Certificates of attendance will be available for those attending.
For more information, or to sign-up, contact Harman at 936.294.2688 or Harman@shsu.edu.
Music from student and professional composers will be featured during the 49th annual Contemporary Music Festival Thursday through Saturday (March 3-5) in the Performing Arts Center.
The Ars Perpetua Student Composition Concert and Fisher Tull Composition Award Ceremony wll kick off the festival on Thursday, at 4:30 p.m. in the PAC Recital Hall.
That evening, the music of guest composer Michael Byron will be featured in a performance by the SHSU Percussion Group beginning at 7:30 p.m. in the PAC Concert Hall.
On Friday, guest composers Stefan Weisman and Byron will discuss their work in two lectures beginning at 8 a.m. and 9 a.m., respectively. Weisman’s discussion will be in Music Building Room 201, followed by Byron’s in PAC Room 240.
That afternoon, both guest artists will work with students in a masterclass from 1:30-3 p.m. in Music Building Room 219, followed by a concert featuring new works by SHSU faculty composers beginning at 4:30 p.m. in the PAC Recital Hall.
Finally, that evening, Intersection, the student new music collective, will present “Duo/Trio” at 7:30 p.m. in the PAC Recital Hall.
The concert also will feature faculty cellist Daniel Saenz; guest artists Johnny Yang, Yenn Chwen Er, Huailun Liu and Yuri Saenz; and guest composer Christopher Wicks.
The festival will culminate on Saturday (March 5) with the SHSU Chorale performing “The Ecstasies Above” at 7:30 p.m. in the PAC Concert Hall.
Born in Chicago and growing up in Los Angeles, Byron began playing the trumpet in second grade.
He studied at the California Institute of the Arts and York University, and his music has been released on Cold Blue Music, Meridian Records, Koch Records and New World Records.
A “Jersey Boy,” Weisman began playing violin in grade school.
He attended Bard College before receiving degrees from Yale and Princeton universities.
Wesiman has written chamber, orchestral, and choral pieces—as well as music for theater, video, and dance—and his works have been played by the Bang on a Can All Stars, Newspeak, the NOW Ensemble, So Percussion, the FLUX Quartet, the Miró String Quartet, Odd Appetite, and many others.
He currently lives in the Hell’s Kitchen area of New York City and teaches at the Bard High School Early College.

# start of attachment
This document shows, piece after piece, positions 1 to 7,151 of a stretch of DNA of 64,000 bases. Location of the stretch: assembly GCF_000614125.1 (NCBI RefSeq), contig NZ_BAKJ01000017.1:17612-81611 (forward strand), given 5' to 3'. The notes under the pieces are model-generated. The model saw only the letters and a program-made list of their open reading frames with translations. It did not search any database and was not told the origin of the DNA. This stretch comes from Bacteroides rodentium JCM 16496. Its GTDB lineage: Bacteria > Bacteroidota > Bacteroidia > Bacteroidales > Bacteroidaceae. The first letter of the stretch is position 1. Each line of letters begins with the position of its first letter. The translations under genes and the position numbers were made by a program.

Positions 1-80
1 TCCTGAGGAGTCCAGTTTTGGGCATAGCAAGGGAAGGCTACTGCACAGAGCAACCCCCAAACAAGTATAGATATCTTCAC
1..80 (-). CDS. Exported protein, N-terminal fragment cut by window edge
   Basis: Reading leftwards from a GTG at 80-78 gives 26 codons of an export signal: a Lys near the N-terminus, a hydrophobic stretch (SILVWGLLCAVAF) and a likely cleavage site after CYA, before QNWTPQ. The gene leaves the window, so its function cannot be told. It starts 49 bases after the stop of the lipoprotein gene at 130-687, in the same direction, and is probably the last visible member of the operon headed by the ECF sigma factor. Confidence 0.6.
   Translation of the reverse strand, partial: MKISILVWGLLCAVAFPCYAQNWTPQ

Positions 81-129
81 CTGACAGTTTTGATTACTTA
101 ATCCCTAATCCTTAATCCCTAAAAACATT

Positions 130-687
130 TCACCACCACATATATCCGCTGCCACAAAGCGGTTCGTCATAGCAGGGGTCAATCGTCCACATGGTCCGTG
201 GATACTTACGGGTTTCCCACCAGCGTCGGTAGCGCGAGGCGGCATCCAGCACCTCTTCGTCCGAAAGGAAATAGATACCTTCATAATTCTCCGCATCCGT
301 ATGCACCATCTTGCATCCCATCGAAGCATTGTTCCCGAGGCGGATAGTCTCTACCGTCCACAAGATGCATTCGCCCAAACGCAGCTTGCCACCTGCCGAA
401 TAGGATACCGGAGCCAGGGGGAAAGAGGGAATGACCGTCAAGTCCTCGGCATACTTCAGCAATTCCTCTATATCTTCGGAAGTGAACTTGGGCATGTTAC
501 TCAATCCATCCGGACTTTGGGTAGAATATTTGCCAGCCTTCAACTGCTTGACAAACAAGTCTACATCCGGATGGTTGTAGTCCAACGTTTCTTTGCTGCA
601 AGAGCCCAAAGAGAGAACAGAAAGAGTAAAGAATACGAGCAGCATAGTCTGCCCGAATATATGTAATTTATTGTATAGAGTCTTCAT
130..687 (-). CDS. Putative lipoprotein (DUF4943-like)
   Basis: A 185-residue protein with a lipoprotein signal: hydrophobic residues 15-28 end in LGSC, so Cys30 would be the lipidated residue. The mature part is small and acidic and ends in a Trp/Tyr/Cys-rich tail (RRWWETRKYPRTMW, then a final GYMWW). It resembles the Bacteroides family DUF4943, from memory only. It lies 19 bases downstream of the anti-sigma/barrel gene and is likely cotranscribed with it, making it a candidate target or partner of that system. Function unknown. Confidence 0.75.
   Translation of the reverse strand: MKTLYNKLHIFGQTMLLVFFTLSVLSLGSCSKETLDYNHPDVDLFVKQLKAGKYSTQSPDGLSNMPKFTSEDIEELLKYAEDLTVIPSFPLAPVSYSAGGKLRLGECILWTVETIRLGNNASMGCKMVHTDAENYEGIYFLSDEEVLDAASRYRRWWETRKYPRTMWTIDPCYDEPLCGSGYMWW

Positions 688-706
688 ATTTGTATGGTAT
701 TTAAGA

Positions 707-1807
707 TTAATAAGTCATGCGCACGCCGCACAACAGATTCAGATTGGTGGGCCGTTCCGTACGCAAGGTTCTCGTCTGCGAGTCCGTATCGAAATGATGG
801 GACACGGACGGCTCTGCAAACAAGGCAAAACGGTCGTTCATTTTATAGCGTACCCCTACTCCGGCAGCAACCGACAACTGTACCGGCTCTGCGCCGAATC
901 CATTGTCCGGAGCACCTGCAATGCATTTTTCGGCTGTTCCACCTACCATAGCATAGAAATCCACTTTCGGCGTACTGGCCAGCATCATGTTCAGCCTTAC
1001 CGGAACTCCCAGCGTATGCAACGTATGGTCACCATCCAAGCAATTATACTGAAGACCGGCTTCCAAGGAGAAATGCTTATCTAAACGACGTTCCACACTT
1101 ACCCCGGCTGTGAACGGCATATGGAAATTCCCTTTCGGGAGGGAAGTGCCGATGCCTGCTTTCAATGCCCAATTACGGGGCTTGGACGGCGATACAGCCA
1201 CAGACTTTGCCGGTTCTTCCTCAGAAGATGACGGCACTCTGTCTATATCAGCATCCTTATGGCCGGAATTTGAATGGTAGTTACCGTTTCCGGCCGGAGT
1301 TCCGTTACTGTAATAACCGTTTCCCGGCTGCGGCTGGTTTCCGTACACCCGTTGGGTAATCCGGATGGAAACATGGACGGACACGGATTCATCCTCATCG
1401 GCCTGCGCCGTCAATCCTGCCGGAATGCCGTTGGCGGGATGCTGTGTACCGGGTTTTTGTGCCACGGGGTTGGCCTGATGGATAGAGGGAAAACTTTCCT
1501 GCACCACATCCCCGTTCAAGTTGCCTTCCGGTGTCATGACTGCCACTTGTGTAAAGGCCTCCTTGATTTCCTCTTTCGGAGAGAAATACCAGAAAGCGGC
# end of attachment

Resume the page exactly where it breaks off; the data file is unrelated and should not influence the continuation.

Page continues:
Admission is free for all of the concerts, except the SHSU Chorale concert on Saturday night, for which tickets are $15 for general admission and $12 for SHSU students and senior citizens. Tickets can be purchased through the PAC box office at 936.294.2339 or firstname.lastname@example.org.
For more information, call the School of Music at 936.294.1360.
SHSU music faculty members will transport audiences back in time to Paris in the 19th century during an evening of violin and piano music on Monday (Feb. 28).
“La France Fabuleux” (“The Fabulous France”), featuring violinist Naomi Gjevre and pianist Ilonka Rus, will begin at 7:30 p.m. in the Performing Arts Center Recital Hall.
“Works on the program include beautiful sonatas by 19th century composers Gabriel Fauré and César Franck as well as a Baroque sonata by Francesco Veracini,” Gjevre said.
Admission is free.
For more information, call the School of Music at 936.294.1360.
The story of how junior general business major Kaitlyn Beauregard overcame her financial burdens has paid off through a scholarship program by Higher One.
Beauregard was one of 20 recipients of Higher One’s annual One Scholarship, receiving $2,500 to put towards her university tuition.
“Higher One was pleased to have received a wealth of submissions from students all over the country who have—or are working to—overcome personal and financial hurdles to achieve success through higher education,” said Mark Volchek, co-founder and chief financial officer of Higher One. “All of the winners presented compelling, creative and inspiring stories and we congratulate them all.”
“The One Scholarship underscores our commitment to the pursuit of higher education,” he said.
Candidates for the scholarship were asked to describe how they have overcome obstacles to achieve educational goals and live Higher One’s philosophy of “There is a way.”
In her application, Beauregard discussed the importance of focusing on personal and educational goals in order to achieve success.
Beauregard is working towards a bachelor’s degree in business administration and is aspiring to earn her Master of Business Administration.
In her pursuit of higher education, Kaitlyn has honed the problem-solving and independent thinking skills that have made her a winning One Scholarship recipient, according to Volcheck.
“Just when I thought that all hope was lost and I wouldn’t make it through (to achieve her goals),” Beauregard said, “the thought ‘There is a Way’ would be the light at the end of the tunnel.”
Submissions were received in the form of short videos and were evaluated based on creativity, originality, quality, and impact of the student’s story.
Higher One, a technology and payment services company, reviewed the stories of more than 400 hundred applicants who competed for a portion of the $50,000 being distributed.
Eligible candidates were students at colleges and universities nationally who partner with Higher One, were enrolled either full or part time, were 18 years or older and had a grade point average of 3.0 or higher.